As children, the sacrifices that our parents make for us are not easy to recognize. Because we believe that our mom and our dad are among the few precious things in life that cannot be sad, scared or hurt.
I have countless thoughts and memories of my parents. I remembered storytelling being at the center of family gatherings. Hearing my parents tell stories has always been important to me. All too often, the details of my dad’s accounts were less memorable than the fact that Mom would love to interject and bluntly tell him, “Paul, you’ve gotten it all wrong!”
Like many dads, my father dealt with stressful jobs, long hours and doing without so that his children could pursue their dreams more easily than he could. Through his words and through his actions, he taught us lessons, and he showed us what it truly means to be a man, But more importantly, a father.
He taught us to protect and defend our family and loved ones. Little did my dad realize that, 45 years ago, this lesson would manifest itself in his then 10 year-old son’s attempt to come to his defense. At the time, my dad was a warehouse foreman, working the night shift. And because our family had one car, my mom regularly picked my dad up after work. On this occasion, I was invited to join my mom and I enthusiastically accepted.
It was dark at our arrival. When my dad did not appear where we expected him, when we expected him, I got anxious. Fifteen minutes more passed and to me that seemed like an eternity. Then I became worried. I thought something was wrong. Where’s my dad? Something must have happened?
As I sat in the car, I noticed a large man who suddenly appeared from the shadows of the warehouse, suspiciously walking through the gate and then away. It wasn’t my dad and he was in a hurry. Something is wrong! My instincts told me I must act and I must do it now! I quickly left the car and ran toward the man to confront him. When I reached him, I was standing just below his belt buckle. Like a junk yard dog, I barked, “What have you done to my dad? Where is he? Why isn’t he here?”
Today, I look back and can only imagine what this man could have been wondering. Amazed, confused and in disbelief, he must have thought, “Who is this kid? I just want to go home after a long day at work.” But, this kid wanted answers! I wanted my dad! And I would do anything to make that happen, including confronting a man more than twice my size and age! Soon my dad appeared to witness the melee. After a brief discussion with his co-worker, they shook hands and he put his arm around my shoulder and proudly walked me back to the car. I was emotional and embarrassed. But, for me, everything was now alright. Because I had my dad, safe and sound!
Dad proudly watched his sons grow. And, he had a tremendous talent to make us all feel that we were special and unique. As a teen, I remember the weekly ritual of high school Saturday mornings in the fall. My brothers watching in envy while Dad proudly prepared the first of many pregame meals in my life. And this was only for me. We couldn’t afford steak and eggs for six boys. The fact of the matter was we couldn’t afford steak and eggs for one! But my dad made sure that was exactly what I had. Because it was my game day. Because my dad wanted to make this experience important and special for me and it was! Each of my siblings experienced the same kind of treatment when it was their time.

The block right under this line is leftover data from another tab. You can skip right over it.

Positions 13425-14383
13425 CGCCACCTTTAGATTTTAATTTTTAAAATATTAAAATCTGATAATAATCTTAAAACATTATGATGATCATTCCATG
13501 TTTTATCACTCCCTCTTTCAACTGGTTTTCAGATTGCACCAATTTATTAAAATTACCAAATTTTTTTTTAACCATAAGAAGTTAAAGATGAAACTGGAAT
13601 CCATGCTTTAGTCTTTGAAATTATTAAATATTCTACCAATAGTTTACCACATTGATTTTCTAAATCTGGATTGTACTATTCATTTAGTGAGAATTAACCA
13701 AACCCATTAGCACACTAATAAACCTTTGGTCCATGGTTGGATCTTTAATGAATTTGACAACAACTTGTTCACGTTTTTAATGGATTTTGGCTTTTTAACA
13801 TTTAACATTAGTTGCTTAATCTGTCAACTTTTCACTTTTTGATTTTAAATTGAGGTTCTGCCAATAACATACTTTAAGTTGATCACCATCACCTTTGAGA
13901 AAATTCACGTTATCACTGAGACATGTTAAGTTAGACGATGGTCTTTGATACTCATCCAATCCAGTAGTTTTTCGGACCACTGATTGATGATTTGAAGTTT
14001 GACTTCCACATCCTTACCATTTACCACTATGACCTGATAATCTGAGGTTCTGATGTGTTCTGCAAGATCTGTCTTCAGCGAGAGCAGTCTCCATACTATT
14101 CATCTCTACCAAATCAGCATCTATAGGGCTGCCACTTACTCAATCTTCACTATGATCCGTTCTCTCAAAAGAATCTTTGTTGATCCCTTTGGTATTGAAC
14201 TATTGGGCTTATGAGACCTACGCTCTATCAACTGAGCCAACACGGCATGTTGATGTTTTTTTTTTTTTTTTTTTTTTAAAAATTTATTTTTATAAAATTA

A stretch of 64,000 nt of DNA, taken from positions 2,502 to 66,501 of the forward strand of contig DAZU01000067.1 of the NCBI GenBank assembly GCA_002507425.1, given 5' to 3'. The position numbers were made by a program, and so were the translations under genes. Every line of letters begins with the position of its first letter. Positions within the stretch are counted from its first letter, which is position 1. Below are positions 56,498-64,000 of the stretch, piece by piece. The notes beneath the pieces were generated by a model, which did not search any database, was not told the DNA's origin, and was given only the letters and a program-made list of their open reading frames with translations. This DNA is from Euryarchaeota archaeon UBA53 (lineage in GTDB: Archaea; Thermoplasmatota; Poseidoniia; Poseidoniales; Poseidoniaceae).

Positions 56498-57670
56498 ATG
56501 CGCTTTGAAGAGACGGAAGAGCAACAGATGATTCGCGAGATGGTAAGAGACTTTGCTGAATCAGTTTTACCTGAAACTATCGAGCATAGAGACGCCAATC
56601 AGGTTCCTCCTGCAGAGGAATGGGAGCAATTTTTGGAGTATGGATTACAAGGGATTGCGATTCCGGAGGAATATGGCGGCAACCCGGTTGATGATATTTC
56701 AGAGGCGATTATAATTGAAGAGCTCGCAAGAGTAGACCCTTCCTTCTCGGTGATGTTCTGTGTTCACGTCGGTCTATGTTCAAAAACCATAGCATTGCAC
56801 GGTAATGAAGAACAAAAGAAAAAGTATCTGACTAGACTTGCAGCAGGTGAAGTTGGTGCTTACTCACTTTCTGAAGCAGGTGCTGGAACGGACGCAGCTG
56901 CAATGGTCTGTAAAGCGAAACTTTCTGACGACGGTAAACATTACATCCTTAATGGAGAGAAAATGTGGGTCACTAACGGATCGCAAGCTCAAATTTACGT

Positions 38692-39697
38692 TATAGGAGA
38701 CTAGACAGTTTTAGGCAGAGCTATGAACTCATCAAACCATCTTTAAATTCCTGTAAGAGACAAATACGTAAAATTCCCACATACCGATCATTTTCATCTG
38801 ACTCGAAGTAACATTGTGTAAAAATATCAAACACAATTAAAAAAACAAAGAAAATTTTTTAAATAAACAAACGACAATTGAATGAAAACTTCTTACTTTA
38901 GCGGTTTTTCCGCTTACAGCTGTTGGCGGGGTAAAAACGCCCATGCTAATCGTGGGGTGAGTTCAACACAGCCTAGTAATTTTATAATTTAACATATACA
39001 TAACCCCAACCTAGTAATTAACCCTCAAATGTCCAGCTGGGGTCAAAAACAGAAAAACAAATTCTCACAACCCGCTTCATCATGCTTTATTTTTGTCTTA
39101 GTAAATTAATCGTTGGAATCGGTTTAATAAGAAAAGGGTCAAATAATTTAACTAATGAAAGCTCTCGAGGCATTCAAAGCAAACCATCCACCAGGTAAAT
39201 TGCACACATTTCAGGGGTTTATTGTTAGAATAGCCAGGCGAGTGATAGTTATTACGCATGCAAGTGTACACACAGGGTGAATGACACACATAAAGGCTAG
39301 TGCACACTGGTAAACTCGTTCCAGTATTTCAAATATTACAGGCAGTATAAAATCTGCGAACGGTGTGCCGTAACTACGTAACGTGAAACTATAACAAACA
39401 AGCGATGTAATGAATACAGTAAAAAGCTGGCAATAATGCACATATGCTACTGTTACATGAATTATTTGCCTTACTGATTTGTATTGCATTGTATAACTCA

Dad showed us the meaning of putting others first. As his children grew, he thought about the enormous obligation, task and financial difficulty of putting them through college on a very modest income. As a result, he chose to take a job at Boston University. The university afforded all of its employees the family benefit of a tuition-free college education.
Our parents stand us under a doorway at a young age and use a ruler and pencil to record our height as we became older and taller. In so many ways, this teaches us to build a legacy, to leave our mark for our family, our community, and all who follow us. As we grow, the extraordinary people that are our parents teach us to make our own marks for the next generation, — not just in worldly possessions, but in the quality of our lives, our values, and the memories that our children and grandchildren can share, enjoy and recall.
We are all born an original. But, we are more alike than different. Our educations, careers, successes, failures, abilities, talents, emotions, and spirits vary. Yet, it’s up to each of us to use what we have to make a difference, large or small, with our family and friends and within our community.
Our days are numbered but even in small amounts of time and in humble ways, we should strive to make our mark on the people we know and love. Through his words and through his actions, that is exactly what my dad did. I’m sure not everyone would answer exactly the same way, but this poem by an unknown author seems to sum it up very well.
What Makes a Dad?
God took the strength of a mountain,
The majesty of a tree,
The warmth of a summer sun,
The calm of a quiet sea,
The generous soul of nature,
The comforting arm of night,
The wisdom of the ages,
The power of the eagle’s flight,
The joy of a morning in spring,
The faith of a mustard seed,
The patience of eternity,
The depth of a family need,
Then God combined these qualities,
When there was nothing more to add,
He knew His masterpiece was complete,
And so, He called it—Dad.
David Lindstrom spent nine years as a defensive end with the Kansas City Chiefs, chaired the Kansas Special Olympics board, succeeded in a host of private sector business ventures, ran for lieutenant governor, served as a Johnson County Commissioner and today chairs the Kansas Leadership Center Board of Directors. On this Father’s Day weekend, he’s remembering his role as ‘son.’